Sunday, August 23, 2009

A little Belgian garden

We're visiting my sister in Brussels, Belgium, actually in the adjacent town of Kraainem (suburb, I suppose, except it's nothing like what we think of as a suburb in the Twin Cities). It's kind of near the airport and the beltway, although neither of these seems to impose on this idyllic place, really -- not to us, anyway, as accustomed as we are to living near the airport and the crosstown freeway ourselves. In fact, we were sitting in her little courtyard garden this evening, and at one point I did have to pause while an airplane few over, and we kind of had to laugh: "Feels just like home!" I said.

But this little courtyard garden (and the cobblestone street on the other side of it) is very unlike our grassy backyard: it is all pavement like a patio, and one wall is covered in the kind of ivy we grow as a houseplant back home, while another has a wisteria vine clambering over it. It's very sunny in the morning and early afternoon, but cool and shady later in the day. The little stone statuary on the ivy wall is a nonfunctioning fountain (Penny says it leaks), which looks charming enough without water. It would look fabulous as a planter, though. Maybe I'll suggest it. Her housekeeper apparently takes care of the garden, insomuch as she trims the wisteria so it doesn't cover her doorway! So maybe her housekeeper would like the idea of planting the basin.

I, on the other hand, will try to resist the temptation to do this for her while we are here! (I wouldn't know where to get the dirt or the plants, anyway.) I am certain I can be quite content just enjoying the little courtyard when we are relaxing after a day of exploring.

Sunday, August 9, 2009

Friendly bouquet

Yesterday I stopped over at my friend Judy Anderson's house to look over her pottery, which she had on display in her front yard in an art-in-the-garden sale. I enjoyed touring her garden as much as looking at all the beautiful pottery. You can see some of it for yourself at her Web site, Dragonfly Guild.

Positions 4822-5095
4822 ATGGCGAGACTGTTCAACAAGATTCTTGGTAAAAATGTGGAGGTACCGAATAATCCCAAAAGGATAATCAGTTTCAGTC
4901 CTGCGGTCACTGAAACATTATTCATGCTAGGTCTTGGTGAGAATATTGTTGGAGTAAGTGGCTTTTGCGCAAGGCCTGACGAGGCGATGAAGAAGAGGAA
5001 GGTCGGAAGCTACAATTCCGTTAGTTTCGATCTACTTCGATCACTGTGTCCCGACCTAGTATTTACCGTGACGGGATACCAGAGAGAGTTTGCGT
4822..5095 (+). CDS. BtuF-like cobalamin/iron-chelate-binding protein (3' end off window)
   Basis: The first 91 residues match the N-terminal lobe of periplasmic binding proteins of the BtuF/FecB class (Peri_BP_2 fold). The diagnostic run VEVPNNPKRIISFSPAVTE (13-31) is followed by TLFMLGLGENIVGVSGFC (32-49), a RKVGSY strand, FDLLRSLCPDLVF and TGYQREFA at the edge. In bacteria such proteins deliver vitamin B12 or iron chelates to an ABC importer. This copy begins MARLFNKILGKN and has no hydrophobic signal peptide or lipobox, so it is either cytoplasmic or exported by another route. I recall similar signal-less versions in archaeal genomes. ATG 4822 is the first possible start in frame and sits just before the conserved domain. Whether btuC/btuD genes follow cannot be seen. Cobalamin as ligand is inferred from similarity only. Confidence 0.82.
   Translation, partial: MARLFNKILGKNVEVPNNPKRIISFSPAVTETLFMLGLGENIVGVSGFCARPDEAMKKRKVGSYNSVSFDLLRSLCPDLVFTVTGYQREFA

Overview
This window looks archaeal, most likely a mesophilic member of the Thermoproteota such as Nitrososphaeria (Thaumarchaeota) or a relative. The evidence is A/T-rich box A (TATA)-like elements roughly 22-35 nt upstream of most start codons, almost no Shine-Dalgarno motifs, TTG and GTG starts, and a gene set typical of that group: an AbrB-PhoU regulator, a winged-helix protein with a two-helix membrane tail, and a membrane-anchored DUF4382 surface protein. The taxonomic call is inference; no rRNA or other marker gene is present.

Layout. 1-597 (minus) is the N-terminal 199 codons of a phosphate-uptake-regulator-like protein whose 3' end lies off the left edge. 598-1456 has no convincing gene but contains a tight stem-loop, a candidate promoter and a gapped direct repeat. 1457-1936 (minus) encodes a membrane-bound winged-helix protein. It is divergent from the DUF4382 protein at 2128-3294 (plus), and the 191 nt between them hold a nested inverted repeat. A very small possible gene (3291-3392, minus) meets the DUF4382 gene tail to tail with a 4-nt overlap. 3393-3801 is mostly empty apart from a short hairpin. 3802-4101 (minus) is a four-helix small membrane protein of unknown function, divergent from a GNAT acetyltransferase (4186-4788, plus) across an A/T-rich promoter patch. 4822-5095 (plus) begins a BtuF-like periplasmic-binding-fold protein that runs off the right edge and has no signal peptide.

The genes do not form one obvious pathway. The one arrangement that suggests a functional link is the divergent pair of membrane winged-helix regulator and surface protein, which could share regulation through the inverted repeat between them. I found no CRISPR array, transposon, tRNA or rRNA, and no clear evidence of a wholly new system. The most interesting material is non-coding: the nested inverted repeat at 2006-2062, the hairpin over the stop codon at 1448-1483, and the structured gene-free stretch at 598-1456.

Craig selected a mug for his morning chai -- when we were up at the cabin a couple of weeks ago, he had complained that none of the mugs in the cupboard were quite right for his tea (they were all a little on the small side, I guess), so I had suggested we buy him a handmade mug to keep up there. We looked a little when we were in Bemidji, which is quite an arty town, but he didn't see anything that struck his fancy. (And we didn't get to the gallery that our friend had recommended because it was surrounded by torn-up streets. What was it called, Terry? Wild Cat, or something like that. I want to visit that one next time we go up north.)

So when Judy announced her sale, I said, let's go. Craig didn't have much trouble selecting a mug, but I had a time looking over all the beautiful vases. I settled on this one for it's medium size, and I thought the black glaze would set off a bouquet of colorful flowers nicely -- although then I went and put all-white hudrangeas in it!

Wednesday, August 5, 2009

Bird gardeners

Earlier this summer, I had reserved a spot in my garden for pole beans, and was waiting to plant them until I found some suitable poles. In the meantime, I saw sparrows pecking around in the bare soil, and I figured they were finding bugs or weed seeds or something to eat. Then, about a week or two later, sunflowers started sprouting in the garden! There are plenty of sunflower seeds in our bird feeder, and there are sunflowers sprouting under the feeder, which is usual, and not surprising, but I didn't expect the birds to actually carry the seeds the 15 feet or so to the garden and plant them there!

I thought about planting the beans anyway and letting them climb up the sunflower stems, but bean vines can get pretty heavy and I didn't want to topple the sunflowers, so I just resigned myself to growing sunflowers in this part of the garden instead. Beans are cheap at the farmers' market this time of year anyway, and the sunflowers are such a delight in the middle of the garden.

This is the first one to open, and as you can see, a fat bumblebee is enjoying the fruits (or pollen, more like) of the birds' efforts! And, of course, the bumblebee is returning the favor, since her foraging will pollinate the flowers and allow them to make seeds for the birds. I'm happy to just be the spectator to it all!